Since 2010, seven rural hospitals have closed in Tennessee. Nationally, some 283 are considered vulnerable for future closure, with two of those located in Tennessee.

With increased distances to emergency rooms, longer driving times can mean the difference between life and death.  In many rural communities, jobs are also at stake, all of which beg the question: How do we save our rural hospitals?

Expanding Medicaid is naive and ignores the problems both with health care in a rural setting and the very reasons the Affordable Care Act, or Obamacare, the law under which such an expansion would occur, is crumbling around us.

Obamacare has failed to address health care financing. It fails to incentivize people to save and shop for care. Small businesses and individuals are hit with the insurers’ continual rate increases to cover hundreds of millions of dollars lost in the exchange. Now BlueCross BlueShield of Tennessee is dropping coverage to over 100,000 Tennesseans as they abandon the exchange market in three key cities.

Further, the suggestion that Medicaid expansion is the cure for what ails rural hospitals fails to address the economics of health care.  Patients tend to gravitate to doctors and hospitals who have done more of a particular procedure. Let’s face it, if you or I need brain surgery, we will pick the surgical team who does 500 per year over the guy who does five per year every time. Even the medical literature supports this reasoning.

This movement of care to the major medical centers is making it harder by the day to profitably operate rural hospitals. The loss of revenue streams threatens more facilities, lost jobs and longer drives to emergency departments.

So, how do we expand revenue streams for rural facilities in service lines where patient care is just as good in a rural setting and, at the same time, not add to the debt and not expand the problems of Obamacare?

Let’s start with the Certificate of Need, or CON, process required of all health facilities to build assets and provide services. Right now, Tennessee hospitals are prevented from using the assets they have to provide skilled nursing care.

These certificates are sometimes difficult to obtain and are often rejected because of perceived competition and political considerations. Currently, rural hospitals with empty beds must apply to have those beds changed from acute care to other uses, a costly and time-consuming process.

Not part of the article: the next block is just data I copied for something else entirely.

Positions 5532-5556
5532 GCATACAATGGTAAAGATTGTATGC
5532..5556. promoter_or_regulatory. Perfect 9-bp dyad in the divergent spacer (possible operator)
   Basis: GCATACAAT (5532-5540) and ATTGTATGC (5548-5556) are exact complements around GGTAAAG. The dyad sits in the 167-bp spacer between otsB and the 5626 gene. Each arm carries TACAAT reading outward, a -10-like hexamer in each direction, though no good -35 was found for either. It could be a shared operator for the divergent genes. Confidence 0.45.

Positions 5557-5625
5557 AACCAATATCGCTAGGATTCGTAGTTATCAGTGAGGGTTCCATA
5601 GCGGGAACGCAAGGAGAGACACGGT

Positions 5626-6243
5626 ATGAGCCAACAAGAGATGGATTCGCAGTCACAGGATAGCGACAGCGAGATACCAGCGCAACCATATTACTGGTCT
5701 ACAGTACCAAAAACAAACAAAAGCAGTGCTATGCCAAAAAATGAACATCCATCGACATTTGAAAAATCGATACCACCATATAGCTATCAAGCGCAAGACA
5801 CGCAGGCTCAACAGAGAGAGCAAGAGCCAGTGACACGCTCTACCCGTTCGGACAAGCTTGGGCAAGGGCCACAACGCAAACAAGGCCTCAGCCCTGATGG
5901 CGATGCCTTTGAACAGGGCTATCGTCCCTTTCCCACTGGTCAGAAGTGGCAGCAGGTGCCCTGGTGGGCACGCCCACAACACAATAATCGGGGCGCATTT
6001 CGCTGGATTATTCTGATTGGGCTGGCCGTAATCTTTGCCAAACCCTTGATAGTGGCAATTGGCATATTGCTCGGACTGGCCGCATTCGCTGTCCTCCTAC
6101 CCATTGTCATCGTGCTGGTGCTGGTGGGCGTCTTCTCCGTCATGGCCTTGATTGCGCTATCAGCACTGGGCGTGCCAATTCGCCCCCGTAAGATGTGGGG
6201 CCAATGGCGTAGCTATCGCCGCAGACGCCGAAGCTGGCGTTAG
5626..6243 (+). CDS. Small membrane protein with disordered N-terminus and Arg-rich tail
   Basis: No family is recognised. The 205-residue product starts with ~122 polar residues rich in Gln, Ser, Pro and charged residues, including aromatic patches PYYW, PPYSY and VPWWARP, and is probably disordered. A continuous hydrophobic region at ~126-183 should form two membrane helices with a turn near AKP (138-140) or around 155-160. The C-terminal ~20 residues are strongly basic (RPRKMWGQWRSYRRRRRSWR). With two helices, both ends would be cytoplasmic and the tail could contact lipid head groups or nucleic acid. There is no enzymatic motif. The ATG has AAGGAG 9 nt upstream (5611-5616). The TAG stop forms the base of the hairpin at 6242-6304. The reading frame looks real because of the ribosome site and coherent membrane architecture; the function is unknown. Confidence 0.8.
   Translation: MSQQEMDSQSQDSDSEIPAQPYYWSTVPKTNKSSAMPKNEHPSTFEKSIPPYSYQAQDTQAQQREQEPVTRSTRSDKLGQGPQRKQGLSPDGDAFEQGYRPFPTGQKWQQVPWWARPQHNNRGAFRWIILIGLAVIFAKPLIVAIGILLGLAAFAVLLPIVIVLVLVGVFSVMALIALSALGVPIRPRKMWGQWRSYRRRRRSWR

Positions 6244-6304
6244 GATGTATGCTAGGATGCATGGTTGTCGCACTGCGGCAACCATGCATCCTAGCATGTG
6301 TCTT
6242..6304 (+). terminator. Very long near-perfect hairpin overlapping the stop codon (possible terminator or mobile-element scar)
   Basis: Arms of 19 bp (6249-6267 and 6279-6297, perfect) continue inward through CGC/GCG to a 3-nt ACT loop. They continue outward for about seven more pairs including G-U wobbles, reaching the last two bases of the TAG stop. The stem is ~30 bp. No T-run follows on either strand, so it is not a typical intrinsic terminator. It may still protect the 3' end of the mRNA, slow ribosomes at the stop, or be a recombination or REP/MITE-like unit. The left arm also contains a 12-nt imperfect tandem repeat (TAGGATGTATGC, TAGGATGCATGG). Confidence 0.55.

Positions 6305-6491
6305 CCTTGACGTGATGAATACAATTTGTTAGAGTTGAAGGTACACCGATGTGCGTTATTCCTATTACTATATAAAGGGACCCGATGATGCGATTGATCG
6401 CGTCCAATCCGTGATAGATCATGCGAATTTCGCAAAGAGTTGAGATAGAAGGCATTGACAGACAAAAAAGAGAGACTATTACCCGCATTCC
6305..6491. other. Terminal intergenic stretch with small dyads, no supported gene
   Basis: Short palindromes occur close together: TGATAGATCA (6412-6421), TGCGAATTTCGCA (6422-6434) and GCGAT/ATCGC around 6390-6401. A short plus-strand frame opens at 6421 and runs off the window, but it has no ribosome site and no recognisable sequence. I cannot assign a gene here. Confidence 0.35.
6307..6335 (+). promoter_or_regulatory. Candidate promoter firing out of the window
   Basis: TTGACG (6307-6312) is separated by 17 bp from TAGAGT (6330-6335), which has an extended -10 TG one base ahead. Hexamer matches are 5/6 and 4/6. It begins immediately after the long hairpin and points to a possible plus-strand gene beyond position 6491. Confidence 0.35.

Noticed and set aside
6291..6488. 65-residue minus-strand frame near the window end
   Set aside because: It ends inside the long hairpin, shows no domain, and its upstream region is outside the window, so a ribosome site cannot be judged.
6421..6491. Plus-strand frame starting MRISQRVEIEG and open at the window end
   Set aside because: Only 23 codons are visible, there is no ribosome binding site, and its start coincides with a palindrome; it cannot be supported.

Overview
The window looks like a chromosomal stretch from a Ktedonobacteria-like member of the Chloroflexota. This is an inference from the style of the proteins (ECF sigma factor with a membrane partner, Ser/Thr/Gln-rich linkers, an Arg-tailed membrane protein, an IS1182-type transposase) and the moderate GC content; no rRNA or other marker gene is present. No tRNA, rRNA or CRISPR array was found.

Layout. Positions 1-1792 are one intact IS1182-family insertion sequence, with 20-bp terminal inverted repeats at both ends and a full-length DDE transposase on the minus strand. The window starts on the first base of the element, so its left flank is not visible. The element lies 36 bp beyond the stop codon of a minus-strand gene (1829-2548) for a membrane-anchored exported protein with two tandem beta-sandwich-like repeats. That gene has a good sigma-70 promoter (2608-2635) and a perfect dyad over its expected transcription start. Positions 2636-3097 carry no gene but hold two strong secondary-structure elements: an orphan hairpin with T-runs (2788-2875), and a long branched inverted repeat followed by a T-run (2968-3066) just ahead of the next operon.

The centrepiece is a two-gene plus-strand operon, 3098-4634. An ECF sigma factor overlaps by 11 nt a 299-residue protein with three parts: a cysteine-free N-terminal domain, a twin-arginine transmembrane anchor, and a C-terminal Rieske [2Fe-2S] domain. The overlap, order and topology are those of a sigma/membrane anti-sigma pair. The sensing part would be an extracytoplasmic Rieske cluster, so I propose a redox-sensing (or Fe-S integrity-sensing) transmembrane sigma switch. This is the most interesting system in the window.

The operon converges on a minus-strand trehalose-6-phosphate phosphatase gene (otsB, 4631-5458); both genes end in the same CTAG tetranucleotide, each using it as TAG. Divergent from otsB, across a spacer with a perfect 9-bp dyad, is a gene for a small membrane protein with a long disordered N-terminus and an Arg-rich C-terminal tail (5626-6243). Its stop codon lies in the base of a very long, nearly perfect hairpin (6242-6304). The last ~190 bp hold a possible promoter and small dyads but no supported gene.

They already possess staff and basic treatment modalities necessary to provide nursing home type care. Lifting the CON process for rural hospitals to provide such care could be a hospital-saver.

Currently, TennCare pays an average of $187.93 per day per nursing home bed.  Skilled nursing in a hospital setting often pays even more. If these rural hospitals were able to average just 15 additional nursing home patients a day, that would produce an additional $1 million annually with hardly any increase in capital or fixed costs.

This added revenue could reverse their financial fortunes and allow them to provide the important emergency services these communities need.

Looking specifically at five hospital closures since 2012, one 63-bed facility had net positive revenues over $1 million in the year it was consolidated into another facility in its county.  A second 62-bed hospital had a loss of over $5 million.

This shows there is more to the problem than just being a rural facility. However, the remaining three facilities, 77, 62 and 46 beds respectively, had losses ranging from $1.6 million to $680,000.

Clearly, getting government constraints off these facilities and allowing them to conduct business as skilled nursing homes with unused beds, would produce revenue capable of sustaining some.

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